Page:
With human rights defenders, for example, one of the ways of keeping them alive is by writing and talking about them. In that way you tell governments that you are watching and can see how they are detaining the activists, how they are torturing them and how they are killing them.

For example, in Zimbabwe, security agents have been known to detain, harass and torture human rights defenders and opposition party members. Some human rights defenders have died in accidents that can be traced back to the hand of security agents. Chris Giwa, a student leader, died in a traffic accident involving an army vehicle.

Others human rights defenders have disappeared without a trace after coming under the radar of Zimbabwe's secret police, the Central Intelligence Organization. Recently, the women's rights activist Jenni Williams was told by a senior police officer in Bulawayo, Zimbabwe's second largest city, that she will end up losing her life if she continues organizing demonstrations and protest marches against government policy.

If you could write a few paragraphs that would influence U.K. policy on asylum seekers what would it be?

I am concerned that the British government, and the Home Office, in its efforts to reduce the number of asylum seekers in the U.K., has stopped seeing asylum seekers as people, as human beings. What it is saying over and over again is that asylum seekers are numbers to be kept down. It is becoming increasingly inhumane and punitive. It is subjecting those asylum seekers who are in the U.K. to lives of extreme insecurity and hardship and is then sending them back to famines, dictatorships and war zones.

For example, in May 2005, the British government rejected Muhammad Osama Sayes' asylum application and sent him back to Syria. Muhammad Osama Sayes, a known member of the Muslim Brotherhood (M.B.), was arrested on arrival at Damascus Airport and is now serving a 12-year prison term in Syria after being convicted of belonging to the M.B. The M.B. is banned in Syria and membership to that organization carries a maximum penalty of death.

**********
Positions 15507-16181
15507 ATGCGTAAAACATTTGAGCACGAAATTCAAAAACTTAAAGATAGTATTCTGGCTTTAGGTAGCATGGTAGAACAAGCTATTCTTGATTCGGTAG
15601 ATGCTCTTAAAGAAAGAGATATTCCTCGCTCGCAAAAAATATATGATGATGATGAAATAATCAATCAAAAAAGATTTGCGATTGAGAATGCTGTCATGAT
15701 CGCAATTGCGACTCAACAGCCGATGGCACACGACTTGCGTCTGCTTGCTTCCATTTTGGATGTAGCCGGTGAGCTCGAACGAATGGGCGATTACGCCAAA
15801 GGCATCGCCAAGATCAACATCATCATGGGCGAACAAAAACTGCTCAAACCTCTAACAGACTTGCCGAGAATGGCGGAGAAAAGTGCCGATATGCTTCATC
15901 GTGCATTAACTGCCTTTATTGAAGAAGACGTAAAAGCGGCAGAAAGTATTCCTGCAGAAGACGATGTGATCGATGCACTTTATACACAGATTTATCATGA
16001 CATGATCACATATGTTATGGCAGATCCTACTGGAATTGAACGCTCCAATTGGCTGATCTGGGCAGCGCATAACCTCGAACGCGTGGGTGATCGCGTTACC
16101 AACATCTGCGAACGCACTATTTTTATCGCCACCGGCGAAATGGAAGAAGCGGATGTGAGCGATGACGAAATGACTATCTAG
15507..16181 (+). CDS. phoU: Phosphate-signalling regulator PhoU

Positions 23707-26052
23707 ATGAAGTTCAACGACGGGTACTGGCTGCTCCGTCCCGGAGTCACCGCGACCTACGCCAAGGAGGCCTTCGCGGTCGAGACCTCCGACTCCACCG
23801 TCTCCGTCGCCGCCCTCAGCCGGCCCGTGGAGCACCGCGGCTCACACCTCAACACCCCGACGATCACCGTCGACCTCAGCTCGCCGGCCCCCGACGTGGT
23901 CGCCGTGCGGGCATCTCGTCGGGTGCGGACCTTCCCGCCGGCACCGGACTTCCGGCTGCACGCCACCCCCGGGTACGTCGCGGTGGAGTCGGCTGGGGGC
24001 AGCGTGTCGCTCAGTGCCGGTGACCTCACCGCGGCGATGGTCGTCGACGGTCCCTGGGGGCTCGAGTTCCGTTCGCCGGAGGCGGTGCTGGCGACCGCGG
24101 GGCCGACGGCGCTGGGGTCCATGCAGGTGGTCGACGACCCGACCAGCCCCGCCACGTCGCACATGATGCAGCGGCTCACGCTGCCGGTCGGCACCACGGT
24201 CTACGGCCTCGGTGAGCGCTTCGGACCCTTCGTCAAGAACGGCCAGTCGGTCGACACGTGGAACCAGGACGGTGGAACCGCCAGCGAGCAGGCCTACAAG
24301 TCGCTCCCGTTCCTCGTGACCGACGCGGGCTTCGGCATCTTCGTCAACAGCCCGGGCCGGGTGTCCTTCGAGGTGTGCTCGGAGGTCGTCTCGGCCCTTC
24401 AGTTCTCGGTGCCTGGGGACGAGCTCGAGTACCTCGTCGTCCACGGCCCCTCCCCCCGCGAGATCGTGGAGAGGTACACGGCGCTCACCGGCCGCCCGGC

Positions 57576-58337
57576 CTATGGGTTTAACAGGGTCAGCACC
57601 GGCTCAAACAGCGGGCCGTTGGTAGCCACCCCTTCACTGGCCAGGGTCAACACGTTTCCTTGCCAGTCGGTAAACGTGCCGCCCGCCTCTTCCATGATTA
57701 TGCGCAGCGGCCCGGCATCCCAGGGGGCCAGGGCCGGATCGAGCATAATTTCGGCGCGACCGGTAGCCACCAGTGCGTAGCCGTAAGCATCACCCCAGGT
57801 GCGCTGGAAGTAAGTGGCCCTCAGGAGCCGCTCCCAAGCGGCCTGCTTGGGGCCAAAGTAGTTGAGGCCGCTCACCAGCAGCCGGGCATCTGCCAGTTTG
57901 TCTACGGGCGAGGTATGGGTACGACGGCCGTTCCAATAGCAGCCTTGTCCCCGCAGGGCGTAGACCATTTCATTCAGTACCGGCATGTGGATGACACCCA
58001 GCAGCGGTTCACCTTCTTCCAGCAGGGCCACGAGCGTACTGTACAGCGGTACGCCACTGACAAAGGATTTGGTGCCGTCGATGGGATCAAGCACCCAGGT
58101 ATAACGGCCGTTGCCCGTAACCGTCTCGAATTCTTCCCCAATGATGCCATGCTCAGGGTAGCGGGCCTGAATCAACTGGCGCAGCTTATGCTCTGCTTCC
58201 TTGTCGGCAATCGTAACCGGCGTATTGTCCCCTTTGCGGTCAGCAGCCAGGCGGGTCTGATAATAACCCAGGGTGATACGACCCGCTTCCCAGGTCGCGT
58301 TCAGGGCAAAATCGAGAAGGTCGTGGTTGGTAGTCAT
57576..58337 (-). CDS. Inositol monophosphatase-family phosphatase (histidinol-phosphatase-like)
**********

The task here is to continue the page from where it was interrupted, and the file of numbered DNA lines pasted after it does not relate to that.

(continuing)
The Central Intelligence Organization routinely detains and interrogates Zimbabweans returning to that country after long stays abroad. Some of the returnees and deportees have been tortured and imprisoned. Others have disappeared without a trace. And yet the Home Office insists it's safe to return asylum seekers back to Zimbabwe.

Also, the Zimbabwe government accuses human rights defenders of being treasonous and of acting against the country's interests and is legislating to contain this "treasonous" activity. Under Zimbabwean law, the maximum penalty for treason is death by hanging. Human rights defenders' passports can now be seized if they try to enter or leave the country. The government is also working on legislation to make it mandatory for all Zimbabweans to apply for exit visas if they want to travel abroad. Journalists now face the possibility of 20 years in prison should they write a story which the authorities deem to be false or which exposes the president or vice-president to ridicule or which insults the president or vice-president.

What do you find are the major hindrances to your work and how do you overcome them?

I write all my notes in long hand. This means when I'm interviewing a source, he or she has to speak slowly. To overcome this, I increasingly have to rely on tape recorders and I'm learning short hand. I'm also increasingly relying on email as a tool for conducting interviews because it is sometimes impossible to travel to meet sources physically.

Given that all those hindrances disappeared and you could write about anything what would you write?

I'd most likely carry on doing what I'm doing now: writing on human rights issues, writing about human rights defenders, writing about writers and other artists and writing the occasional short story.

On a lighter note, how is the latest short story progressing?

At the moment, I'm collaborating with a civil rights activist on a narrative about what she is seeing and the detainees she is meeting when she visits immigration removal centres. It's not a short story in the popular sense of a short story -- every detail in it is fact and is verifiable. The places are real and the people are real. It is a short story in the sense that it is short and can be read like a short story.
©2006 OhmyNews
Other articles by reporter Kaye Axon